I don't know if you have ever been to the Lewisburg show or not. For me, what really makes that show(and any other for that matter) is the all the originals on display. Mostly upper susquehanna. Most people don't realize the history that PA has with the long rifle.
I'm in the process of building a Snyder County. Had the great fortune to handle an original and get various measurements.
The top one is the oldest. A turkish or Baltic rifle with a Miquelet lock. Somewhere about 1700. A picture of the lock is posted in the traditional thread.
The second is an early style stocked gun that was cut down to a half stock. The barrel on it starts octagon and then goes to round and is about 60 caliber smooth and the barrel is only about 30 inches. It probably went through several reincarnations during it's life. As I recall the underside of the barrel is marked Remington. Remington started out making muzzleloader barrels around 1810.
The third is from a later period full stock gun. The barrel is about 34 inches and is about 40 cal with 7 grooves. I have found no markings on it and guestimate it is from about 1820
The Fourth is a peculiar type of rifle known as a "zimmerstutzen" It was made by Wurfflein in Philadelphis about 1850. It has DST's and a box lock hammer, that strikes a firing pin that is about 24 inches long. the rifled part of the barrel is only 6 inches long about 30 caliber. About 7 inches from the muzzle, on the under side of the barrel shell is a little widow where the shooter can put a percussion cap on a nipple. It is a rather peculiar shape for a butt plate.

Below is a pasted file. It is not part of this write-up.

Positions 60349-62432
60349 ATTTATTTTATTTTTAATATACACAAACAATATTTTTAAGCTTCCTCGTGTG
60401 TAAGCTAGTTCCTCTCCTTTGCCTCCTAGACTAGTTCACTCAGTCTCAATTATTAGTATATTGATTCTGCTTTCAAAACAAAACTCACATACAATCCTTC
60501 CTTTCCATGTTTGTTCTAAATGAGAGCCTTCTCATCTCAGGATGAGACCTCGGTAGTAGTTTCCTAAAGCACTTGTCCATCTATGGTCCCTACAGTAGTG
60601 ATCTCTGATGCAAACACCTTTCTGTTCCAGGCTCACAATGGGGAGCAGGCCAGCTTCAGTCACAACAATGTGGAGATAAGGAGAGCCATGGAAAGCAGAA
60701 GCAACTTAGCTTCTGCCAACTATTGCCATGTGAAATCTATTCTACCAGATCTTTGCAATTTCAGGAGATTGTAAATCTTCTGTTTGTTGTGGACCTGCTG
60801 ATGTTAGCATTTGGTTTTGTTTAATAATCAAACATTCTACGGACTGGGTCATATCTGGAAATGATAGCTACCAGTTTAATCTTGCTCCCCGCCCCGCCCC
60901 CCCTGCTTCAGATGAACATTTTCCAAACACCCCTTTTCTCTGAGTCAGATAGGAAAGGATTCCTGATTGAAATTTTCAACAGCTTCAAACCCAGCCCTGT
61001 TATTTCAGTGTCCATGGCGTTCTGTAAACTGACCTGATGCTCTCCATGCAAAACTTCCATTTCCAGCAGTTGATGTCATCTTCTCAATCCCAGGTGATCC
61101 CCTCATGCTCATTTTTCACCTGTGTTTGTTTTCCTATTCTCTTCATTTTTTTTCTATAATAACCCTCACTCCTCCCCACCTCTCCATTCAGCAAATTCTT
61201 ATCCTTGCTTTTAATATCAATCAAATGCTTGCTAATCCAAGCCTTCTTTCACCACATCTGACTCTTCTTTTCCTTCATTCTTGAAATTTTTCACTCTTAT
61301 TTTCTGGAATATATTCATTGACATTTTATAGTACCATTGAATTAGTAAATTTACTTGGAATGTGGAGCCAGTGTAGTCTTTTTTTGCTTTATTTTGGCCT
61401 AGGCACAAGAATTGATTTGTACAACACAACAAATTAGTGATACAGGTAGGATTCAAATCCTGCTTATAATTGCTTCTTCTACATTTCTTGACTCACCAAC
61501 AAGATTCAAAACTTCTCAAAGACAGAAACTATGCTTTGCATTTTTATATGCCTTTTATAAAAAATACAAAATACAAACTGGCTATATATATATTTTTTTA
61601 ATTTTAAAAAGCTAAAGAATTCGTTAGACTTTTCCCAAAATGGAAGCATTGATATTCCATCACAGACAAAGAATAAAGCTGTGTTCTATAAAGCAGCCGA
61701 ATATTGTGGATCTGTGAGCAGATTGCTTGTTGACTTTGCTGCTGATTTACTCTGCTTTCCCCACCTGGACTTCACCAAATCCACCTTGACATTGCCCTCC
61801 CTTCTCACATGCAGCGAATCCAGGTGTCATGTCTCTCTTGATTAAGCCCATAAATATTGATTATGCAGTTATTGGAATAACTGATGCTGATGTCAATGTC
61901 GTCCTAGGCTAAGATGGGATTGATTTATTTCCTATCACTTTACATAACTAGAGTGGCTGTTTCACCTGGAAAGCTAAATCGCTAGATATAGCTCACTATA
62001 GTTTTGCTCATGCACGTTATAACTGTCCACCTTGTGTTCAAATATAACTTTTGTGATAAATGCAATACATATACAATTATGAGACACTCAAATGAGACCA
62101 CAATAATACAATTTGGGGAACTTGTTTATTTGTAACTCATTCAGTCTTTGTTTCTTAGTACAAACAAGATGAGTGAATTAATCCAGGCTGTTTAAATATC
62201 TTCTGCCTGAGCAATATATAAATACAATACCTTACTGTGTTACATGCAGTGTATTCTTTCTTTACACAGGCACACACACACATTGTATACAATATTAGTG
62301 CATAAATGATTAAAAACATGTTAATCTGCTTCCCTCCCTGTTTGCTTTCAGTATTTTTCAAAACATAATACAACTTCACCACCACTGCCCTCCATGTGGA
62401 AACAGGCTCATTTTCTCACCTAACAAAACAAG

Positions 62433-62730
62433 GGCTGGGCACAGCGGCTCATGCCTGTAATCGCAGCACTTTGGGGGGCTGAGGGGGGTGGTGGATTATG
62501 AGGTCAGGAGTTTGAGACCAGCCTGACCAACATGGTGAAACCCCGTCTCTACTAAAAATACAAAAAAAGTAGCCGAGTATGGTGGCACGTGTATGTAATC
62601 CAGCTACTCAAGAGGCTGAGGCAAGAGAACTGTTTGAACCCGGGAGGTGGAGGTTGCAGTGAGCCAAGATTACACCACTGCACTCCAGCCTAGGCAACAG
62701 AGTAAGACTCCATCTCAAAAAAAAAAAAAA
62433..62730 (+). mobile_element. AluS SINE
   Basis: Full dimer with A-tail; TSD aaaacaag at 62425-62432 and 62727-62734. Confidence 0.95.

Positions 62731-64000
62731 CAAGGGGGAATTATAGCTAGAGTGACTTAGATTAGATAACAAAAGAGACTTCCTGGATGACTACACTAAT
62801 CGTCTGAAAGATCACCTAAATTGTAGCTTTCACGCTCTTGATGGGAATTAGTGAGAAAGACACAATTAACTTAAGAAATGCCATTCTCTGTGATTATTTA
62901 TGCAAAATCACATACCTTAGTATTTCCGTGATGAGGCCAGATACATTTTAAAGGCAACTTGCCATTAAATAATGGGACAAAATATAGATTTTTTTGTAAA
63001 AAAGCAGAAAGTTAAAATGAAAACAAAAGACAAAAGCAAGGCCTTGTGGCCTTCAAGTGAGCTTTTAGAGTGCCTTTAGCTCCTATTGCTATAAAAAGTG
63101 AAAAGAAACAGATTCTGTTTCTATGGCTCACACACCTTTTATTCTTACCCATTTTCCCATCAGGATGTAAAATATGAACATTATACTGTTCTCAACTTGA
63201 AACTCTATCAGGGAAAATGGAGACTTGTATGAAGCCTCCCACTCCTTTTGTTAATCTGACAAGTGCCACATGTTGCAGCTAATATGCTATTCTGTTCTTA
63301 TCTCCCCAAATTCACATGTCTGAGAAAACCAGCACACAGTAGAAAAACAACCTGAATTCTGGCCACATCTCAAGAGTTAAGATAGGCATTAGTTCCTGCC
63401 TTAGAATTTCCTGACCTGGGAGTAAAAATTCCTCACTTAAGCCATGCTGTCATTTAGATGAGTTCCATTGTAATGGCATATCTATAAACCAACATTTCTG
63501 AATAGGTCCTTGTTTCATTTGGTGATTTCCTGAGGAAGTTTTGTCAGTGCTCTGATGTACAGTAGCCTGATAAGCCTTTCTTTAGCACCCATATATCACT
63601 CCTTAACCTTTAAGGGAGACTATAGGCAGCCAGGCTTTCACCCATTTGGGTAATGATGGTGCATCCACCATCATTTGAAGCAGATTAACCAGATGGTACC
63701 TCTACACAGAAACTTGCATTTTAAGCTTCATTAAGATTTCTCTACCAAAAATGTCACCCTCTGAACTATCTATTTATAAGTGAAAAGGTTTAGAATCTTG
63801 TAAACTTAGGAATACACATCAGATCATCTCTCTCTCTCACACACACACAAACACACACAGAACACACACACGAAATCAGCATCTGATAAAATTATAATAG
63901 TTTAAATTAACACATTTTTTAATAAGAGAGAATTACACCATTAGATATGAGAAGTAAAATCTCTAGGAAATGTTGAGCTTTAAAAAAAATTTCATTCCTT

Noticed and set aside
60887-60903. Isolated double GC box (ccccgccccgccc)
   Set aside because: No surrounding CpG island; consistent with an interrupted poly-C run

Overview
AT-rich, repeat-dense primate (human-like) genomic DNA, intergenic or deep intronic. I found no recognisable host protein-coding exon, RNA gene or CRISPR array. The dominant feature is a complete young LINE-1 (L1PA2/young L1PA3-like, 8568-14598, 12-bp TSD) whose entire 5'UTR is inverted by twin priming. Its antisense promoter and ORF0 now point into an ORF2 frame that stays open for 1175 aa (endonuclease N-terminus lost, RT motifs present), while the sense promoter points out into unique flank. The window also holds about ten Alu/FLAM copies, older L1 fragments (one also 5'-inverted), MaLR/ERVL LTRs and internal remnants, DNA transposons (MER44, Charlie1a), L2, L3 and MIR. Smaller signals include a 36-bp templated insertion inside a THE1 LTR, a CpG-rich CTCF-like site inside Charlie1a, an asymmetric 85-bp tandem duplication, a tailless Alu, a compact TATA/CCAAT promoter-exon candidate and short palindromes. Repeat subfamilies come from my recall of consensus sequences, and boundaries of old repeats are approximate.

The sixth butt is from an 1866-7 Remington Rolling Block in 58 Berdan caliber. A way for Remington to convert some of the left over civil war muskets to centerfire. About 1100 made.
The next on the list is a 40 Caliber Tyrolean off hand rifle. There is no half cock, never was. It was made to be cocked and fired at the line, not carried around.) This style was made throughout the Alps from France Switzerland, Italy and Austria for Schuetzen competitions. Schuetzen competitions were hosted by shooting clubs and were accompanied with much fanfare. Shooters and spectators would march out to the range in a parade and each competitor took one shot at 200 meters at a round target they had decorated. The shooter that hit closest to center was proclaimed the Schuetzen Koenig (King) and then they had a parade back to town where they had a big eating and drinking celebration. Dixie Gun works sells a modern variation of this gun. They call their version the Waadtlander.
The last is a Martini action made for interchangeable barrels made by Emil Pachmayr, the barrels would have been in an 8 mm centerfire offhand cartridge and the barrel on it is a zimmerstutzen barrel. The 6 inch insert is missing from the end of the barrel. Emil Pachmayr was the European 200 meter offhand champion back in the 1910 to 1915 era. That butt stock is almost 6 inches wide. The huge cheek piece cradles the face perfectly into position to look down the sights. Unfortunately, I do not have the sights either.
Somebody complained in another thread about the crescent butt on the Lyman GPR, I figured I would post some butt plates through the ages.